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The great Boeing metal-airplane shop (pictures)

Spirit Aerosystems in Wichita, Kan. manufactures both composite and aluminum fuselage sections for Boeing jets. Today, CNET Road Trip takes a look at the metal side of the shop.

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Daniel Terdiman

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1 of 21 Daniel Terdiman/CNET

Cockpit section

WICHITA, Kan. -- When most people think of Boeing commercial jet production, they likely think of Seattle, and the aviation giant's major facilities there.

But if you want to know where the Boeing 737 -- the world's best-selling jet -- is really born, you have to come to Wichita.

That's where Spirit Aerosystems, formerly a Boeing division, now a standalone company, manufactures 737 fuselages, as well as major components for every other Boeing commercial plane, including the composite 787 Dreamliner, and the aluminum 747, 757, 767, and 777.

As part of CNET Road Trip 2014, I visited Spirit in Wichita to see how the 737 comes to life.

Here, we see a Spirit technician working inside the all-aluminum front of a 737 cockpit, seen inside Spirit's massive facility here.

Please click here for my story on the production of the 737 fuselage in Wichita.

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Scenic overlook

This is "Integration," where all six major sections of a 737 are fused together into a full fuselage. At Spirit Aerosystems, the spot from which this photo was taken is known as the "scenic overlook."

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By train

Last month, a train carrying 737 fuselages to Boeing in the Seattle area derailed in Montana, causing three of the fuselages to end up in a river. But normally, the trains make it to Washington safely, looking just like this.

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Entry and galley panels

Spirit technicians work on 737 entry and galley panels.

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Trim and drill

Large 737 sections are being worked on inside what are known as "trim and drill," where many of the holes and windows are drilled and cut out of the fuselage.

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Forward sections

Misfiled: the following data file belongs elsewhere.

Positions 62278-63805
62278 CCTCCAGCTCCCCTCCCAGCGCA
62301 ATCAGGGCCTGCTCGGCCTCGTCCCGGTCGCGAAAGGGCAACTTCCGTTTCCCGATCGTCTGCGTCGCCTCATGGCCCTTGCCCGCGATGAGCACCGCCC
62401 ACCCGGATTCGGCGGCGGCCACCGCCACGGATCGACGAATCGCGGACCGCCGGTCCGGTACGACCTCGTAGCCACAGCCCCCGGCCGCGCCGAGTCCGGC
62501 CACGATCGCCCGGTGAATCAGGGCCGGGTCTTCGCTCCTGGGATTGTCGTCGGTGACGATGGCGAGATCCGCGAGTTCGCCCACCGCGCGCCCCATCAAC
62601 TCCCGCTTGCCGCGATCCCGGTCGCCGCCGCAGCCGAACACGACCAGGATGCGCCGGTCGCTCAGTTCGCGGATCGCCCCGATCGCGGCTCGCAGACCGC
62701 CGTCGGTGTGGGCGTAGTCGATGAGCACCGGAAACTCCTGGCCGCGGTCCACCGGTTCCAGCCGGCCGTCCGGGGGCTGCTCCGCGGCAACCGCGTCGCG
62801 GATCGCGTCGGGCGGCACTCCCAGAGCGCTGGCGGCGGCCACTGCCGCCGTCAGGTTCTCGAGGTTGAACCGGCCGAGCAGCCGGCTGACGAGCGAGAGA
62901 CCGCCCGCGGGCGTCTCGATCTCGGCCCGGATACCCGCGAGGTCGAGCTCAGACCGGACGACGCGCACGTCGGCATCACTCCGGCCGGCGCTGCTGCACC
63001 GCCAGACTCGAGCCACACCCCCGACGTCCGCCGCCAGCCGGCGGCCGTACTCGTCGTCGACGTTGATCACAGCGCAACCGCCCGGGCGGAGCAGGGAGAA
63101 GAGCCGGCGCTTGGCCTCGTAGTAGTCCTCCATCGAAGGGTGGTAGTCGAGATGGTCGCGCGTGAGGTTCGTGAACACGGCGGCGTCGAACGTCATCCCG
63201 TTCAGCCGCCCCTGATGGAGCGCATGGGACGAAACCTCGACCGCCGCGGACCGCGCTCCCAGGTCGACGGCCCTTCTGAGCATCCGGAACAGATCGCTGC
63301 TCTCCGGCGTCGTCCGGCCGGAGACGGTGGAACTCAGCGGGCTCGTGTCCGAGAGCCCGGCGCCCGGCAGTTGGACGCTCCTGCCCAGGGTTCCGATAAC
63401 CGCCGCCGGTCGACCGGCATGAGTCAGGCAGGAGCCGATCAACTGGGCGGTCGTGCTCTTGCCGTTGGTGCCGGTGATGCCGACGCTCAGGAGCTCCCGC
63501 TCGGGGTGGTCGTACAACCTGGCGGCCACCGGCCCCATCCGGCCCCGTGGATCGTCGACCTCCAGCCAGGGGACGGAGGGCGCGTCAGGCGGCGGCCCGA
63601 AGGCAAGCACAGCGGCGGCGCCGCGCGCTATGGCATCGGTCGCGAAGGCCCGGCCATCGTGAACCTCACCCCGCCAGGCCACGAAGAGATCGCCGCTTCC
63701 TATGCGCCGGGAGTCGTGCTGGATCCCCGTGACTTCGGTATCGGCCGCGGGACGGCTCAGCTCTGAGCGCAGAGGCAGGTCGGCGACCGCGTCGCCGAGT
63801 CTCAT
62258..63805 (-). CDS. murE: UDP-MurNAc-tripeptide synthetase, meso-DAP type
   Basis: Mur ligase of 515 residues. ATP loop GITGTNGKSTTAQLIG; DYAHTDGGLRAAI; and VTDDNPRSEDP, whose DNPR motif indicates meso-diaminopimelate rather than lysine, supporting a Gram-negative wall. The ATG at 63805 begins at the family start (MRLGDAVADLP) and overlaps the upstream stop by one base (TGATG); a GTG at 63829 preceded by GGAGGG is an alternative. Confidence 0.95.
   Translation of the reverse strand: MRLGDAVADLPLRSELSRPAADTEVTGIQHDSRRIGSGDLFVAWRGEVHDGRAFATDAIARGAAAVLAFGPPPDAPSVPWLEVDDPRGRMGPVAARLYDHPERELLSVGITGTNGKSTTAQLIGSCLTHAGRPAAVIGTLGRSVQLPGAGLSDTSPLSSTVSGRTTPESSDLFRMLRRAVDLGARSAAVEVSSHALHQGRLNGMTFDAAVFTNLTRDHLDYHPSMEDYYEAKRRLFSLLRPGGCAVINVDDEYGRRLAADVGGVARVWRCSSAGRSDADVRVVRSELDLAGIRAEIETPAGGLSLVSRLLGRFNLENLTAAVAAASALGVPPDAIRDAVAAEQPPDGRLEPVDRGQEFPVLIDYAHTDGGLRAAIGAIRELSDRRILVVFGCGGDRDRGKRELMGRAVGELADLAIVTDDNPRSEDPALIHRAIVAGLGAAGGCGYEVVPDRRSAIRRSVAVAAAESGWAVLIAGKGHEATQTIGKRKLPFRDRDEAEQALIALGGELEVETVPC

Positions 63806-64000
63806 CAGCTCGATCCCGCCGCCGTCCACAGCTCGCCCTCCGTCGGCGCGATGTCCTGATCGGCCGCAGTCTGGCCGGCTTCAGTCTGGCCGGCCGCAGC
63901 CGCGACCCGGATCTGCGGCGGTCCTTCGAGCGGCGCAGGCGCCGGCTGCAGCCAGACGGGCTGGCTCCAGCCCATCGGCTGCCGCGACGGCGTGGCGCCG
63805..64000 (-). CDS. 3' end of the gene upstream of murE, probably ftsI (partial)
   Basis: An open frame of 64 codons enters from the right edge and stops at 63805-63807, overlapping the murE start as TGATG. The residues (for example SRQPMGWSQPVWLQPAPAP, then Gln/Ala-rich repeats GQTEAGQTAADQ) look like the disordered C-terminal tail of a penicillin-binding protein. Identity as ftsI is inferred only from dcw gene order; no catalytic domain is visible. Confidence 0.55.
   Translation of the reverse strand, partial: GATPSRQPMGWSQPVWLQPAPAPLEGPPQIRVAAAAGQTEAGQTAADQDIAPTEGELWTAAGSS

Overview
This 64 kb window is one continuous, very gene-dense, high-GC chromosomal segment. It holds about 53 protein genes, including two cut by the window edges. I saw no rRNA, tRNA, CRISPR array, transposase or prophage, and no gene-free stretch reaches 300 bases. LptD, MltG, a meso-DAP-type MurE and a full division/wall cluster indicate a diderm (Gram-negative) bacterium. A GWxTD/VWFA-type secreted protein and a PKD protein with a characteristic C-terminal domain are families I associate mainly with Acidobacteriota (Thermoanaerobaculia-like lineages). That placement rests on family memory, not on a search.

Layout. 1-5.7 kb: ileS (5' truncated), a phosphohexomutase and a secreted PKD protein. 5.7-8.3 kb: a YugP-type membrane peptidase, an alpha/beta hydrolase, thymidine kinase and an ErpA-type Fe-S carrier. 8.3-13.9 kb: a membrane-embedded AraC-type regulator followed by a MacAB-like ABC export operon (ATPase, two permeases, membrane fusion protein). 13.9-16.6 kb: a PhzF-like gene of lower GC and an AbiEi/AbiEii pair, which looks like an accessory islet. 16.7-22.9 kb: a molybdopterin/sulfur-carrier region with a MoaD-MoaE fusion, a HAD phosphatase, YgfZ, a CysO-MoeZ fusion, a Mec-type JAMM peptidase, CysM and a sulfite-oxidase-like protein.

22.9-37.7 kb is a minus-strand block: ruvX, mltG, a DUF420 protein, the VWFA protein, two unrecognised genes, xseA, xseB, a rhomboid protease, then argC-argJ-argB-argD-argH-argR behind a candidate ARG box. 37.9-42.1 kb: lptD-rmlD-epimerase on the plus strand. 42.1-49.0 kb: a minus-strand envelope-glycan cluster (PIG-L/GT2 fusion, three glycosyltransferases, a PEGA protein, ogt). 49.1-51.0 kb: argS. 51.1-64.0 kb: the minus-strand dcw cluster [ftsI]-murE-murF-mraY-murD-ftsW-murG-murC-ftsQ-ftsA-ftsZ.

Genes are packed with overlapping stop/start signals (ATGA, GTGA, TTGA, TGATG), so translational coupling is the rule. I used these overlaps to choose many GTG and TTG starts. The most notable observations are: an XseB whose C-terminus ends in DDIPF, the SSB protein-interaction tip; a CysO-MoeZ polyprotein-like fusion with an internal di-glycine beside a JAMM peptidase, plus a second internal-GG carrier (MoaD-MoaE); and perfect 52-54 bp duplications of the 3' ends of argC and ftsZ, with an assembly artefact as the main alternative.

At Spirit Aerosystems in Wichita, technicians work on several 737 forward sections, which include the cockpit area.

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Underneath entry and galley panels

A look at the underside of the unfinished entry and galley panels.

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Cockpit sections

Two 737 cockpit sections sit on the floor at Spirit Aerosystems in Wichita, Kan.

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Robot working

Spirit employs a system of "master and slave" robots, in which one on the inside, like the one seen here, works in tandem with another one on the outside, each tracking the other as they drill holes and add small components.

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Section on a truck

A 737 side section, which includes a number of windows, sits on a trailer, awaiting further work by Spirit Aerosystems technicians.

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Fuselage without nose

A 737 fuselage, minus its nose, at the Integration position, where all the plane's major sections are fastened together, at the Spirit Aerosystems facility in Wichita, Kan.

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Looking into cockpit

A look into the interior of a 737 cockpit.

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Fuselage interior

The interior of a 737 fuselage, at the Integration position. Once Spirit's work on the fuselage is complete, it's shipped by train to Boeing in Washington state, where the rest of the airplane is put together in the aviation giant's final assembly facility.

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Empty cockpit

The empty cockpit section of a Boeing 737.

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Working in floor

A Spirit Aerosystems technician works in the floor of the passenger section of a Boeing 737.

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Lifted by crane

A major 737 section is lifted across the facility by a ceiling-mounted crane.

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Lifted by crane underneath

A look up at the underside of the 737 section being lifted by crane.

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Tail section

This tail section is one of six major sections that, together, make up the 737 fuselage.

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Fuselages from behind

A look at two 737 fuselages in Integration, at Spirit Aerosystems in Wichita, Kan.

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Windows

A panel of windows that will be added to a fuselage sits on the floor at Spirit Aerosystems.

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Ready to go

Two complete 737 fuselages sit outside the Spirit Aerosystems facility in Wichita, Kan., ready to be shipped to Boeing in Washington state.

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